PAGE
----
Letting the wonder win, noticing the delight in the midst of a broken/breaking world, can be difficult, but it can get easier as we practice it. In the preface to The Book of Delights, Gay suggests that his almost daily practice of noticing and then writing about a delight enabled him to develop a delight muscle. I love this idea of creating a practice to build up our delight muscle so that we can find and experience more delight!

With that in mind, here are 2 exercises I’ve experimented with while moving by the gorge to help build up my delight muscle.

One: Let’s begin with bees

One day, you encounter a tiny gnome village set up on the boulevard in front of a neighbor’s house. You are delighted. Now you always look for gnomes and find them everywhere–in the stumps of dead trees, below bushes, hidden in hostas. You want to make more room for these types of delight.

You are at the lake and overhear a kid call out jubilantly, “I just saw a fish! A Northern Pike! Right there! Right there!” Such wonderful enthusiasm. You are tired of cynicism and swallowing your joy. You want to be more like this boy.

from Let’s Not Begin/ Maggie Smith

If I list everything I love

about the world, and if the list
is long and heavy enough,

I can lift it over and over—
repetitions, they’re called, reps—

to keep my heart on, to keep
the dirt off. Let’s begin

with bees, and the hum,
and the honey singing

on my tongue, and the child
sleeping at last, and, and, and—

Step One || Make a list

Make a list of what you love. This list can be general, including every thing you love in the world, or specific, focused on what you love about a particular place, like the Mississippi River Gorge. This list can include BIG things–a city, a poet, a philosophy, or little things–the curve of a retaining wall, the shade of blue of the water. Compose this list while moving outside.

Step Two || Keep adding to the list

You can add on to one big list, watching it grow taller every day, or create a series of lists that, when combined, stretch wider and wider. Add new items as you experience joy in your encounters with things you love.

Do not worry that your list will become too long or unruly. As the list expands, so does your capacity to love and experience joy.

Step Three || Be excessively enthusiastic with the list

In your list—and any recitations of your list—use lots of exclamation points and Ohs or Os or even Ahs! Do this without shame or irony.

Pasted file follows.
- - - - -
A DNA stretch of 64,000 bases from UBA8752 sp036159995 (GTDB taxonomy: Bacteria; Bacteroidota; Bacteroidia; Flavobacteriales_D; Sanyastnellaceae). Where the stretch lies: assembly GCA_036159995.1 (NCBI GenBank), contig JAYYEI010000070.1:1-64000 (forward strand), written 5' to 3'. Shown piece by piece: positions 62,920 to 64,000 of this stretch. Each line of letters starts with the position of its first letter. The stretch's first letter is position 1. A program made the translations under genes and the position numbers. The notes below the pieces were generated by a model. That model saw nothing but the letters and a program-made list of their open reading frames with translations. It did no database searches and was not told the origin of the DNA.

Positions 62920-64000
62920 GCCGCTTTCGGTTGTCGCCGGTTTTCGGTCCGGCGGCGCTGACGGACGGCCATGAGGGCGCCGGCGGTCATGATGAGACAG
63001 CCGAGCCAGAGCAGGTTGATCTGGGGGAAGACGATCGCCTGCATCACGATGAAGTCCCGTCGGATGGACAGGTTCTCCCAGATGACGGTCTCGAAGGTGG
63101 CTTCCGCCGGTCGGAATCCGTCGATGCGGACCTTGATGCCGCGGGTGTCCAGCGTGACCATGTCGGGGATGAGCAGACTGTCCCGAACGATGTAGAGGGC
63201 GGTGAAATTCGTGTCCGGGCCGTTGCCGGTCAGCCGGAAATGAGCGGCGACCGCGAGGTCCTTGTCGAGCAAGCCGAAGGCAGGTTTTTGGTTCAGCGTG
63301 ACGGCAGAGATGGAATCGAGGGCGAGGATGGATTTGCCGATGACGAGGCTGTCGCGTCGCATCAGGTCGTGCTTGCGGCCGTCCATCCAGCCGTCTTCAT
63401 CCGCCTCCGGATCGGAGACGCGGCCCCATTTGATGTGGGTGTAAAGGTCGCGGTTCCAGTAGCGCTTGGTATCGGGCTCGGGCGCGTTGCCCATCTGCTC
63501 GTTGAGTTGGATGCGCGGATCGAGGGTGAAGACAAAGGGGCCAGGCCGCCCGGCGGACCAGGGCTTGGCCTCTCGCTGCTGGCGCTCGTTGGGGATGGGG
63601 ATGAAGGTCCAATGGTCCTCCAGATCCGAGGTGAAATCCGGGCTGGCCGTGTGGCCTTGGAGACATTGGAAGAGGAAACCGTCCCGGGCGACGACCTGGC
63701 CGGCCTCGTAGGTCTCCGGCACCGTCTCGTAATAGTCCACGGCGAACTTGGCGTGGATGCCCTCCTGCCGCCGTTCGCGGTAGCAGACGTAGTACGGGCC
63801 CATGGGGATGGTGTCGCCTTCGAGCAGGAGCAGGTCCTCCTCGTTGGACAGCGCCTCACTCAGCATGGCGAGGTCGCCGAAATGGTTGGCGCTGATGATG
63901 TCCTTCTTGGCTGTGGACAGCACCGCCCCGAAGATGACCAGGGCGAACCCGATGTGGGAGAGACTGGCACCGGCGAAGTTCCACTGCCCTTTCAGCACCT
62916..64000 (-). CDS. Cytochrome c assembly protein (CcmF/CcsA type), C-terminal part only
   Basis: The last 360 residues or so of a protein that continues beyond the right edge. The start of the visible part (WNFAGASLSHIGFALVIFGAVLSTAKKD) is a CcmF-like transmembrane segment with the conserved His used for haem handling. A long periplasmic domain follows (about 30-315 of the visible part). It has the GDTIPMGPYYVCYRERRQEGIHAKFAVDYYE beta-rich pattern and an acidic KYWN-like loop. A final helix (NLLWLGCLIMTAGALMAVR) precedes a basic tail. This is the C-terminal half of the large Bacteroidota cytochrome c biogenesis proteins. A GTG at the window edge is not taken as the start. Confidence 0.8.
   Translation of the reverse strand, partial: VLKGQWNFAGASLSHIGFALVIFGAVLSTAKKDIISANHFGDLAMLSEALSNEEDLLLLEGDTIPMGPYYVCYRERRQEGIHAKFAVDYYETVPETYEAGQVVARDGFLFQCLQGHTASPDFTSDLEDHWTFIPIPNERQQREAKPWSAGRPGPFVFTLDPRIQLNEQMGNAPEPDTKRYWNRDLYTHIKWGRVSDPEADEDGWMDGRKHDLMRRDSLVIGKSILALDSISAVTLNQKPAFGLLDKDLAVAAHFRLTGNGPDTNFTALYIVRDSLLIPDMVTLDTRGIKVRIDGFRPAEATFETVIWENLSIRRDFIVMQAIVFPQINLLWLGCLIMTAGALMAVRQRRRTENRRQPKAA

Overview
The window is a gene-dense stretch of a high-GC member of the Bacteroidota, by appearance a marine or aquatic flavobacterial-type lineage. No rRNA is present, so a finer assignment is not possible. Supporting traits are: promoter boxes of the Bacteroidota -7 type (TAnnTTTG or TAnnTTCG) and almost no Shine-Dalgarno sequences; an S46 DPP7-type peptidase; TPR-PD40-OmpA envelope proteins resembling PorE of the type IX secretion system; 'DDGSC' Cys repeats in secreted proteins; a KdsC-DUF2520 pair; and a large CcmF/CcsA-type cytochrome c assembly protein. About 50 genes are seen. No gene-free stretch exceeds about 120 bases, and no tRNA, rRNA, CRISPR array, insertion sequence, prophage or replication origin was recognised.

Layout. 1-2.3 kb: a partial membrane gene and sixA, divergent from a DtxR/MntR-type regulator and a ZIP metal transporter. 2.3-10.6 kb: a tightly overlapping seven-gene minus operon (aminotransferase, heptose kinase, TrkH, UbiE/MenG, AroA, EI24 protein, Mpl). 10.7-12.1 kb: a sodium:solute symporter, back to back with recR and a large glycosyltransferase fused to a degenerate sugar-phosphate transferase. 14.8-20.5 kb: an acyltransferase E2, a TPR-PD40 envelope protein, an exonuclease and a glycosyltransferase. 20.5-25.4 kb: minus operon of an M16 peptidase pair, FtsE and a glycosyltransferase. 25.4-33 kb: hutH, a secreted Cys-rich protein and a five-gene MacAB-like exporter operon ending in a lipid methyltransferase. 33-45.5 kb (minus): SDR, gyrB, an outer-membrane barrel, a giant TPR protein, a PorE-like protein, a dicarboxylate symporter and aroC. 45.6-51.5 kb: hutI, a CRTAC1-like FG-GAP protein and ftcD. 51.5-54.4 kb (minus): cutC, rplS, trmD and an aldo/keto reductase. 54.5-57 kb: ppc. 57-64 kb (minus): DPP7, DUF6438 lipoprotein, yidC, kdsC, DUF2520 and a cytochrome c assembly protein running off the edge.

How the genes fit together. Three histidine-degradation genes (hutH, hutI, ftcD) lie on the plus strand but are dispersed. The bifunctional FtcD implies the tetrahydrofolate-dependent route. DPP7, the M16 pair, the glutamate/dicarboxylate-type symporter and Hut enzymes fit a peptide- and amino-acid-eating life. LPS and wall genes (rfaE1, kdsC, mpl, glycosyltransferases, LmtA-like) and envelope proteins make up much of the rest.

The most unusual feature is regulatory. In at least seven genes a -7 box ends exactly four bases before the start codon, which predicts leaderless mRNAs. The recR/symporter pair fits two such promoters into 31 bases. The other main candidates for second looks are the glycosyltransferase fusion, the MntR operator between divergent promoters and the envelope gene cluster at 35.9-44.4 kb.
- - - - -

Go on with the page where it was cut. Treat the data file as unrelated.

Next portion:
Bonus || Make joy for others

Hang some wind chimes that sing a whole tone scale. Hide some gnomes in your front yard. Make the joy you’ve found available to others.

Two: A Dust of Snow

Your back hurts. It has been hurting off and on all winter. You are worried, wondering what might be wrong. Then you remember the wedge of geese flying overhead on your walk earlier today and you forget about your back. You want to find more ways to forget.

You are walking on the boulevard across from the gorge and you notice three wild turkeys in a neighbor’s yard. You watch them for a minute, standing there, unbothered by your presence, and think, “this is it, this is the thing I want to remember about today, these three wild turkeys hanging out in someone’s yard.” You want to find more things like these turkeys to notice and remember.

Dust of Snow/ Robert Frost

The way a crow
Shook down on me
The dust of snow
From a hemlock tree

Has given my heart
A change of mood
And saved some part
Of a day I had rued.

Step One || Go outside

Walk around the neighborhood or head to the gorge.

Step Two || Pay attention

Do not listen to your headphones.

Step Three || Encounter something that delights you

Do not search for the delight. Let it find you. It might take some practice–being outside regularly and paying attention to the world– but it will find you.

Step Five || Delight in it for a while

Stand still. Stare hard. Listen up. Breathe. Absorb the details of the delight.

Step Six || Remember the delight

Write a description of the delight in your notebook or on your log so that you can remember it and rely on it later.

Step Seven || Repeat steps 1-6 regularly

Practice being found by delight and remembering it. It might take weeks or months or years but it will get easier to remember joy and forget worry.

question: How will you let the wonder win today? What delights will find you?